A deficiency of progesterone is believed by some to be a cause of early miscarriage; if detected early enough, it may be treatable, but not everyone agrees with this.
Genital infections have been shown to trigger miscarriage. When an infection is found, the woman and her partner are treated.
Sometimes a woman's body makes antibodies that attack the fetus or disrupt the function of the placenta.
Women who smoke have a higher rate of miscarriage.
Alcohol also been blamed for an increased rate of miscarriage.

Higher Rate of Miscarriage

We have found that some couples are more likely to suffer miscarriages than others. The reason for this has to do with the couple's unique genetic profile. When genes unite upon fertilization of the egg by the sperm, the union can produce genetic abnormalities that cause a miscarriage. Genetic screening can sometimes reveal this problem.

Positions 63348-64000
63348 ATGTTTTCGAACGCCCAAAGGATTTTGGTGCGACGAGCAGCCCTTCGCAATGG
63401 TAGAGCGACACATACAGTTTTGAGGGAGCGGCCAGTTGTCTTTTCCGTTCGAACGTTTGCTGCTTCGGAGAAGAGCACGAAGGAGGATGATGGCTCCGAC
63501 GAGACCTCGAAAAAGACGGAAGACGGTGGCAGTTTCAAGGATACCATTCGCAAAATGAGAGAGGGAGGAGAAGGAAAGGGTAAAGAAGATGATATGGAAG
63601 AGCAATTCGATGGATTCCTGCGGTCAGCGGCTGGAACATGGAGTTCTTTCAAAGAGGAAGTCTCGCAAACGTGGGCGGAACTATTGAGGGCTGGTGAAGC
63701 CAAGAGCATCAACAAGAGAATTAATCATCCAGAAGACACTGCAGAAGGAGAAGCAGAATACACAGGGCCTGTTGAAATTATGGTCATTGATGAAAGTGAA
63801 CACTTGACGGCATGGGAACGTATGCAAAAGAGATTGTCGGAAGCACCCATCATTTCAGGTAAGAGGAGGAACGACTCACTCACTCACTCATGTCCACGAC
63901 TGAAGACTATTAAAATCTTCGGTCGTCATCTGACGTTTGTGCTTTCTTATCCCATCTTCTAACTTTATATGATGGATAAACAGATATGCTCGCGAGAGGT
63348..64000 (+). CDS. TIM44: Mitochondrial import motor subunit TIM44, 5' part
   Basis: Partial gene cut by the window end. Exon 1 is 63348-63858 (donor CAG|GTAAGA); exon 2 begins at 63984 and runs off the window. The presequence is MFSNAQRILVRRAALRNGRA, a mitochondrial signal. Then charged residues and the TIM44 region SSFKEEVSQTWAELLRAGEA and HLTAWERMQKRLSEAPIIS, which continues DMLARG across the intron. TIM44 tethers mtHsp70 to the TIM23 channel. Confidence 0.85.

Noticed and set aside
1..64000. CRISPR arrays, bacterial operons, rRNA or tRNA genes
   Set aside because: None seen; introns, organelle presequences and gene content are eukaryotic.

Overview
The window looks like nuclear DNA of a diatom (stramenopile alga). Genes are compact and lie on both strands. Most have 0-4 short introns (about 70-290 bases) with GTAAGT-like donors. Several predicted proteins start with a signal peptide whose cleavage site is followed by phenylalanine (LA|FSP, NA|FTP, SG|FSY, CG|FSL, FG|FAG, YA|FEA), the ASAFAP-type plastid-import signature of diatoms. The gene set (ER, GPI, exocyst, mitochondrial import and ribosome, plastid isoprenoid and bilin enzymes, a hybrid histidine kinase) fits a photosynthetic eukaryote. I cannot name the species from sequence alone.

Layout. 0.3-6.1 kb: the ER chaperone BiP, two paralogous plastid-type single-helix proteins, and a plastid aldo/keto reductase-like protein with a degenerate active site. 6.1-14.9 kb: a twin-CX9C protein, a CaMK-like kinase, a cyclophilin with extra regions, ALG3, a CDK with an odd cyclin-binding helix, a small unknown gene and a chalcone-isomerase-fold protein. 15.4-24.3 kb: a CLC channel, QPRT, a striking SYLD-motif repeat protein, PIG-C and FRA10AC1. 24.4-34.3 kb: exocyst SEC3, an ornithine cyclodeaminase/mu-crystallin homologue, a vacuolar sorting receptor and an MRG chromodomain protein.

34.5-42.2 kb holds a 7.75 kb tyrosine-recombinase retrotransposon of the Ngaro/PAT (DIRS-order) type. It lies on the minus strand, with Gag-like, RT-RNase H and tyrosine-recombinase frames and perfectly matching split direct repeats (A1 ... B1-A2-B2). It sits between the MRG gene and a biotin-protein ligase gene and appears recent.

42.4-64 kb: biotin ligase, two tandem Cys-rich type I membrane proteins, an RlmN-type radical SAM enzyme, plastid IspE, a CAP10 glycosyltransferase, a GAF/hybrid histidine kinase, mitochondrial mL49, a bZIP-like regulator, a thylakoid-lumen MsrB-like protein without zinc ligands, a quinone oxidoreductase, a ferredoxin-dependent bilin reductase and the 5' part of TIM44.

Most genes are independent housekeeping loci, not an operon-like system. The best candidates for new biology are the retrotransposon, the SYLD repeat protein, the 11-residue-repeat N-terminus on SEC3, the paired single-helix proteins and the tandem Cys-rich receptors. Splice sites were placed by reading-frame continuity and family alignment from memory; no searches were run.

Five Types of Miscarriage

There are five types of miscarriage, which tends to confuse people. The definitions below describe different medical situations.
Threatened miscarriage. A threatened miscarriage occurs when there is a bloody discharge from the vagina during the first half of pregnancy. Bleeding may last for days or weeks. There may be cramping and pain—pain may feel like a menstrual cramp or mild backache. Bed rest is about all a woman can do to try to prevent the miscarriage from happening, although being active does not cause miscarriage.